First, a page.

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An individual soul’s assigned task of Avodas Habirurim is completed when all the sparks associated with the soul have been refined.  After that, there is no purpose for the soul to be in the lowly body, the skin of the snake.  The holy sparks that were trapped in that skin have been refined, and all that remains is the shell, the klipos.  At that point, the soul can shed this skin.  This is what happened at the Giving of the Torah, when Hashem’s speech caused the souls of the Children of Israel to fly out of their bodies.  Explains the Rebbe, this phenomenon “is something which testifies to the fact that they arrived at the completion of the Avodah as a soul in a body (and therefore ‘their souls flew out’).”

What this all means is that a time arrives when the soul has completed its Avodah in the body and thus it has no further need to be in the “prison of the body” so therefore it can leave—which appears to our eyes as death or histalkus.  (As mentioned earlier, the ultimate intent is indeed a soul in a body—but not the lowly body of this world.  Instead, the intent is the pure and holy body of the Resurrection of the Dead.)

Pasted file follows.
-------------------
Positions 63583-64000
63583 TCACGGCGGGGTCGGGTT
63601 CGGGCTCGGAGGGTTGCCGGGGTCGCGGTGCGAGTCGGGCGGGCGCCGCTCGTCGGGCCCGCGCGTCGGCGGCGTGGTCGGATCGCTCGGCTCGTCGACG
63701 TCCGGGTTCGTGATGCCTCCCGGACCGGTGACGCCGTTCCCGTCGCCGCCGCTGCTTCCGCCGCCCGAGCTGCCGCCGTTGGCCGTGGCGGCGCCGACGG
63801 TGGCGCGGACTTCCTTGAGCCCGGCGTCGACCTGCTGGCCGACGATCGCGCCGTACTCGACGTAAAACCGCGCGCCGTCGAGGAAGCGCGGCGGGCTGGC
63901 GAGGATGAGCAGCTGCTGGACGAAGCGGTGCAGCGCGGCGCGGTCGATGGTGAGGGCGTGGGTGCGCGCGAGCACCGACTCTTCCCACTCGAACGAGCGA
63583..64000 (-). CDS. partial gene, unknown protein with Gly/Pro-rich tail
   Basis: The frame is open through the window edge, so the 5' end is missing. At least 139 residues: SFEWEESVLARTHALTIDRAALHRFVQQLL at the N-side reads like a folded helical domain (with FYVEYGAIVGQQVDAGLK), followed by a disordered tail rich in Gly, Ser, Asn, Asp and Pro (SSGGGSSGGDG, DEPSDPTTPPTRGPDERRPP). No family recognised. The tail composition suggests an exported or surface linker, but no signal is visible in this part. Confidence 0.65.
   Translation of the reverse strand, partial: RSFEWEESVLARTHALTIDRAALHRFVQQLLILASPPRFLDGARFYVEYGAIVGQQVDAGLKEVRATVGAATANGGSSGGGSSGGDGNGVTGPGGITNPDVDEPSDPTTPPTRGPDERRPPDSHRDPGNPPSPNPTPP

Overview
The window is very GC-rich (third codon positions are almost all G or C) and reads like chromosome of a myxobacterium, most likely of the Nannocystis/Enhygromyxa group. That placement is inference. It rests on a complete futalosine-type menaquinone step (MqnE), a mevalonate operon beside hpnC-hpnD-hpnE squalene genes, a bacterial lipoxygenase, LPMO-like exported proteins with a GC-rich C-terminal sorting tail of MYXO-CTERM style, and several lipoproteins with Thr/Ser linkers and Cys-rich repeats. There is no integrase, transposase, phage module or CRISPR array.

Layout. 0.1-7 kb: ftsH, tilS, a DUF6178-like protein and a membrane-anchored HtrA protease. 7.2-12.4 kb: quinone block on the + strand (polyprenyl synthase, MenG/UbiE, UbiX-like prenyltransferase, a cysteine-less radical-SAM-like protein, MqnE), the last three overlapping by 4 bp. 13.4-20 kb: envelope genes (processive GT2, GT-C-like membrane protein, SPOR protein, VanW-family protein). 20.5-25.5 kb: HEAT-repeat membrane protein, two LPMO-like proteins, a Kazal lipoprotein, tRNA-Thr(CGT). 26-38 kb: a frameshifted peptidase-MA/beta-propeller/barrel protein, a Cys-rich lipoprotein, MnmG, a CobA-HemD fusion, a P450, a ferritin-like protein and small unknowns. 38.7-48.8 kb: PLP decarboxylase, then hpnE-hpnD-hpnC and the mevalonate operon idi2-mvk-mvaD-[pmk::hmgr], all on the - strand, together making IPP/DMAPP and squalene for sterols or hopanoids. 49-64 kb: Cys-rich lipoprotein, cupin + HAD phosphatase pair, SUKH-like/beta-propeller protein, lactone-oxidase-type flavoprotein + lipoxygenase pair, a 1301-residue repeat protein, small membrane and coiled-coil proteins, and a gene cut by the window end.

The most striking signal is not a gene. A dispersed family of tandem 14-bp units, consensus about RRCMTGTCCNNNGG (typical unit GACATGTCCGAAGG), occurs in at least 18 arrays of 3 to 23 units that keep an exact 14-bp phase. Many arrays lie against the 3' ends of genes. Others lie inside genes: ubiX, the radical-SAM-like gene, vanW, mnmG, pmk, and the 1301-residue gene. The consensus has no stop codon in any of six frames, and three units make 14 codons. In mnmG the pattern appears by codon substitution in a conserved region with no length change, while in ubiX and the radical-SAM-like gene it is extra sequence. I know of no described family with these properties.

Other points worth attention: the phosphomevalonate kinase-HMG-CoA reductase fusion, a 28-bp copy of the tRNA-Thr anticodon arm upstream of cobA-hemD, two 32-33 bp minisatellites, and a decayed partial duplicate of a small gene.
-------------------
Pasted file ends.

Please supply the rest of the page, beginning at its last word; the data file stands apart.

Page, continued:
There is an expression of our sages that is brought in many of the Lag B’Omer Chassidic discourses: hai alma d’azlinan minei—which means “this world which from which we go”.  The intention (as explained in the discourses) is that the only purpose of the soul in this world is to “go” from this world, to achieve a higher level after having completed the task of refinement, Avodas Habirurim.  When the Avodah is done, there is no longer any purpose in remaining here.  The ultimate state of eternal life in a body is something infinitely loftier, as will be explained.